10-Year Yield Rises After Unemployment Rate Falls to 3.9%, Continuing Big Increase to Start 2022

Source: NYSE

U.S. Treasury yields rose as high as 1.8% on Friday following the release of December's nonfarm payrolls report.

The yield on the benchmark 10-year Treasury note was last 3 basis points higher at 1.771%. The yield on the 30-year Treasury bond rose 2 basis point to 2.12%. Yields move inversely to prices and 1 basis point is equal to 0.01%.

December's nonfarm payrolls grew by 199,000, while economists were expecting the economy to have added 422,000 jobs in December, according to estimates compiled by Dow Jones.

While the overall jobs number was disappointing, the unemployment rate dropped to 3.9%, according to Bureau of Labor Statistics data. The unemployment rate was forecast to come in at 4.1%.

Plus, average hourly earnings increased by 0.6%, above expectations.

"This report says it's a tight labor market. Employers can't find workers. The unemployment rate went down. Overall headline payroll growth is mediocre but it feels like more of an ongoing labor supply issue," said John Briggs, head of global strategy at NatWest Markets.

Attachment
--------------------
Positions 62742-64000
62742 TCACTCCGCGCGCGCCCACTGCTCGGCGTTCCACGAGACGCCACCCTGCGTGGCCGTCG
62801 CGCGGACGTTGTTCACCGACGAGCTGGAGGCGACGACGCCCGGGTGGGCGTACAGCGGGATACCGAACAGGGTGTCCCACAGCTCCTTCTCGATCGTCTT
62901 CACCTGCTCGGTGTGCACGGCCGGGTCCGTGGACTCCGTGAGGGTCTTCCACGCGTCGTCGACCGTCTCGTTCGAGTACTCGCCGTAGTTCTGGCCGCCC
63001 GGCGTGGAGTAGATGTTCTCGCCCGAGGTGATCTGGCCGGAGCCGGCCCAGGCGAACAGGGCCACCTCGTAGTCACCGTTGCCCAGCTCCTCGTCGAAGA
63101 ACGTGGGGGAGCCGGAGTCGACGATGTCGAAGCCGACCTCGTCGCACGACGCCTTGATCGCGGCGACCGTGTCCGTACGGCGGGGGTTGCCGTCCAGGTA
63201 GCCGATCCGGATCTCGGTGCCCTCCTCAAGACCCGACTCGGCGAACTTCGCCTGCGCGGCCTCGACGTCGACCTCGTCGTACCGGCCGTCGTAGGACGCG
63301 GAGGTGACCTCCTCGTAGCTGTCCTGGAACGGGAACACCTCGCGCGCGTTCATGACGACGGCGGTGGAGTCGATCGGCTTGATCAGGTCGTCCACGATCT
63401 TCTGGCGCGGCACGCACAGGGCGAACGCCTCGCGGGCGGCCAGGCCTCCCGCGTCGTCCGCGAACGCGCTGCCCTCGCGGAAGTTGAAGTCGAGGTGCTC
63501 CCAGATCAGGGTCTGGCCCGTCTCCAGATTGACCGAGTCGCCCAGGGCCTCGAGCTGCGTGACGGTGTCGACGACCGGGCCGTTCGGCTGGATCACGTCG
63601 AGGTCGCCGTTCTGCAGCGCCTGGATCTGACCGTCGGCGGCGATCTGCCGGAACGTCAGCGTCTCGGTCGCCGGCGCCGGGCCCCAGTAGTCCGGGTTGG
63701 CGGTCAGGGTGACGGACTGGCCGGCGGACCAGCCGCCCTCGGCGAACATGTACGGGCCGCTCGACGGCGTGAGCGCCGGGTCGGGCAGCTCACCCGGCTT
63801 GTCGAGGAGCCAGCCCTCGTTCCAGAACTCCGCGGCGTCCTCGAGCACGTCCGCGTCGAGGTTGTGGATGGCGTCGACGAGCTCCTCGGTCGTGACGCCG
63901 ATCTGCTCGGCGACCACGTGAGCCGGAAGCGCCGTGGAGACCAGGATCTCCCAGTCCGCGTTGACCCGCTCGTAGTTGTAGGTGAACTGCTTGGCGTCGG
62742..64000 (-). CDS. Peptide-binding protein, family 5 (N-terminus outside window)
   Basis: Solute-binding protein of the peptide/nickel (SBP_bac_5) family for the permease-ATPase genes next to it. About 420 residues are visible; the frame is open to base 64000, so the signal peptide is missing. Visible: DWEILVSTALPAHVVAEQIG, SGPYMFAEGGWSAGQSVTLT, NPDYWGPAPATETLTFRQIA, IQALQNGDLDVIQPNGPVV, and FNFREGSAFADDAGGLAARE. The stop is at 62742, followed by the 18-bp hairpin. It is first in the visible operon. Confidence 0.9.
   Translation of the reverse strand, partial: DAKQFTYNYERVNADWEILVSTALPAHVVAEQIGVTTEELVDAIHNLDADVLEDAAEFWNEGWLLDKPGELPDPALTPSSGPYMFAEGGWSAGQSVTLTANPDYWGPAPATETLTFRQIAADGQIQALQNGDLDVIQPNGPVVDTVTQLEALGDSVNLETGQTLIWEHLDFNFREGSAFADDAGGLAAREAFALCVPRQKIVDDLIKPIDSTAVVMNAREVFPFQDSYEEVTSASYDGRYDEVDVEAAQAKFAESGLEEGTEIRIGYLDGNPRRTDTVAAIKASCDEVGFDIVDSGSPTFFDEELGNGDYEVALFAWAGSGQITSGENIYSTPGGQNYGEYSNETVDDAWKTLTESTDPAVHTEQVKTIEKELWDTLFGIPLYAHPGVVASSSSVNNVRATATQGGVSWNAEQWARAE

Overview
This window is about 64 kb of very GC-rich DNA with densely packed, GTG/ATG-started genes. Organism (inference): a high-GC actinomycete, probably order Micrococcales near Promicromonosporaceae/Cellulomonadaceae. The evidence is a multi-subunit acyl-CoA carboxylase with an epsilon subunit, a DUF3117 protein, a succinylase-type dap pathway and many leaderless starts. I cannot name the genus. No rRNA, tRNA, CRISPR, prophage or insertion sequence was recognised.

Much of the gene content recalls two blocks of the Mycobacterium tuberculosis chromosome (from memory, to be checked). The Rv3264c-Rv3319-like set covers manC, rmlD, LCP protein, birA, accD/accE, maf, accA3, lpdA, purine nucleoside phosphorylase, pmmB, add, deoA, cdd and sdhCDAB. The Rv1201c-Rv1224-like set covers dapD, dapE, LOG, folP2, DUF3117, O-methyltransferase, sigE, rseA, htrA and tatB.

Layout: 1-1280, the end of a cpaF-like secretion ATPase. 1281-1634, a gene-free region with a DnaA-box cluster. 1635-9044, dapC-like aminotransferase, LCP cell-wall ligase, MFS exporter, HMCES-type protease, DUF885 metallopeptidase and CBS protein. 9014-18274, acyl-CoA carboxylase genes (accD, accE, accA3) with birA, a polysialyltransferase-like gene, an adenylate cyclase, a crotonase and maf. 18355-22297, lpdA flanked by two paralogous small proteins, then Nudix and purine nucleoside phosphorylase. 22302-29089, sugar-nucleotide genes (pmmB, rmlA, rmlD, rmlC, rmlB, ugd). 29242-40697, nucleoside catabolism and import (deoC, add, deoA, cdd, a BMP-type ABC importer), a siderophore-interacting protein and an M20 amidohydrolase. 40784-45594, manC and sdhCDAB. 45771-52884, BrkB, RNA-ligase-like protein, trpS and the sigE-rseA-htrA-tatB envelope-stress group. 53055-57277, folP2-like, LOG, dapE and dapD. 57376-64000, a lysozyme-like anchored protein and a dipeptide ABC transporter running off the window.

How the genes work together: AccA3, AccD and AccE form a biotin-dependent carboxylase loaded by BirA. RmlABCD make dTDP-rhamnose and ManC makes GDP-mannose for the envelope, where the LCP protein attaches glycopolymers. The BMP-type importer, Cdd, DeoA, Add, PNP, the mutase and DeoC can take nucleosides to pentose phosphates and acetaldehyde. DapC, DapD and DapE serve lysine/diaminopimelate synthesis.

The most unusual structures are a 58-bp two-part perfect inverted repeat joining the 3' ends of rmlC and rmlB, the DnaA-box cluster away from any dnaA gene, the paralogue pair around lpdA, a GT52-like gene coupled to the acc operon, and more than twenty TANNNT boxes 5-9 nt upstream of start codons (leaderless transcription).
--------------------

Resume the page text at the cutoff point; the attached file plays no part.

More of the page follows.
Treasury yields have been climbing all week, pressuring the equity market, specifically the technology sector.

The 10-year yield topped 1.75% on Thursday, as investors digested the Federal Reserve's latest meeting minutes, in which officials indicated that the central bank was ready to more aggressively pull back its policy support of the economy. The 10-year Treasury sat around 1.5% at the end of 2021.

On Thursday, St. Louis Fed President James Bullard said that the Fed could hike interest rates as soon as March.

In addition, San Francisco Fed President Mary Daly said that the central bank needs to raise raise in order to keep the economy in balance. However, Daly added that the Fed should reduce its balance sheet only after raising rates.

There are no auctions scheduled to be held on Friday.

CNBC's Pippa Stevens contributed to this market report.

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